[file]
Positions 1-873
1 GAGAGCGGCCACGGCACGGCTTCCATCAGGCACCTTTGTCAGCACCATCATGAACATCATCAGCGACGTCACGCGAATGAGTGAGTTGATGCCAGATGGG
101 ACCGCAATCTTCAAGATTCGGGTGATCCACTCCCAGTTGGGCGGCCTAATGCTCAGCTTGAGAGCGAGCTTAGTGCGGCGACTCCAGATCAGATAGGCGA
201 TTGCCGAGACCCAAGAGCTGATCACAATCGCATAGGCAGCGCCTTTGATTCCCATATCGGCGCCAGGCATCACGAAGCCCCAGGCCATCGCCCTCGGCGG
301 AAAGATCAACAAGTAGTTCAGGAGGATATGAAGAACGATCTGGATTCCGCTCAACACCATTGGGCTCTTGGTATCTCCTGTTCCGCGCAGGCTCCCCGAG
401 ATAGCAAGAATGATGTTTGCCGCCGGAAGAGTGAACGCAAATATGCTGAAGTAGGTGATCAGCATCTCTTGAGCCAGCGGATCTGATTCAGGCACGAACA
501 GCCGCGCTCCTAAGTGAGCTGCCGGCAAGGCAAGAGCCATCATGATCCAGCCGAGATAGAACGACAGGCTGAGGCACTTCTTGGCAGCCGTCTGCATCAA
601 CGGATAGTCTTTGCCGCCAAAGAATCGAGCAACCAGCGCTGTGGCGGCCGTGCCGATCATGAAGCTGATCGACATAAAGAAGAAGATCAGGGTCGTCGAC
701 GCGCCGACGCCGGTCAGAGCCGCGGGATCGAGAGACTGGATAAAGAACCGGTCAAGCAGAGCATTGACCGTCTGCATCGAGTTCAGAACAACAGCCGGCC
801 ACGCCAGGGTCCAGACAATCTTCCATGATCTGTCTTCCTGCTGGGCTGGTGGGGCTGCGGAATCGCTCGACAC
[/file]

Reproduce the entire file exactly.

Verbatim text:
Positions 1-873
1 GAGAGCGGCCACGGCACGGCTTCCATCAGGCACCTTTGTCAGCACCATCATGAACATCATCAGCGACGTCACGCGAATGAGTGAGTTGATGCCAGATGGG
101 ACCGCAATCTTCAAGATTCGGGTGATCCACTCCCAGTTGGGCGGCCTAATGCTCAGCTTGAGAGCGAGCTTAGTGCGGCGACTCCAGATCAGATAGGCGA
201 TTGCCGAGACCCAAGAGCTGATCACAATCGCATAGGCAGCGCCTTTGATTCCCATATCGGCGCCAGGCATCACGAAGCCCCAGGCCATCGCCCTCGGCGG
301 AAAGATCAACAAGTAGTTCAGGAGGATATGAAGAACGATCTGGATTCCGCTCAACACCATTGGGCTCTTGGTATCTCCTGTTCCGCGCAGGCTCCCCGAG
401 ATAGCAAGAATGATGTTTGCCGCCGGAAGAGTGAACGCAAATATGCTGAAGTAGGTGATCAGCATCTCTTGAGCCAGCGGATCTGATTCAGGCACGAACA
501 GCCGCGCTCCTAAGTGAGCTGCCGGCAAGGCAAGAGCCATCATGATCCAGCCGAGATAGAACGACAGGCTGAGGCACTTCTTGGCAGCCGTCTGCATCAA
601 CGGATAGTCTTTGCCGCCAAAGAATCGAGCAACCAGCGCTGTGGCGGCCGTGCCGATCATGAAGCTGATCGACATAAAGAAGAAGATCAGGGTCGTCGAC
701 GCGCCGACGCCGGTCAGAGCCGCGGGATCGAGAGACTGGATAAAGAACCGGTCAAGCAGAGCATTGACCGTCTGCATCGAGTTCAGAACAACAGCCGGCC
801 ACGCCAGGGTCCAGACAATCTTCCATGATCTGTCTTCCTGCTGGGCTGGTGGGGCTGCGGAATCGCTCGACAC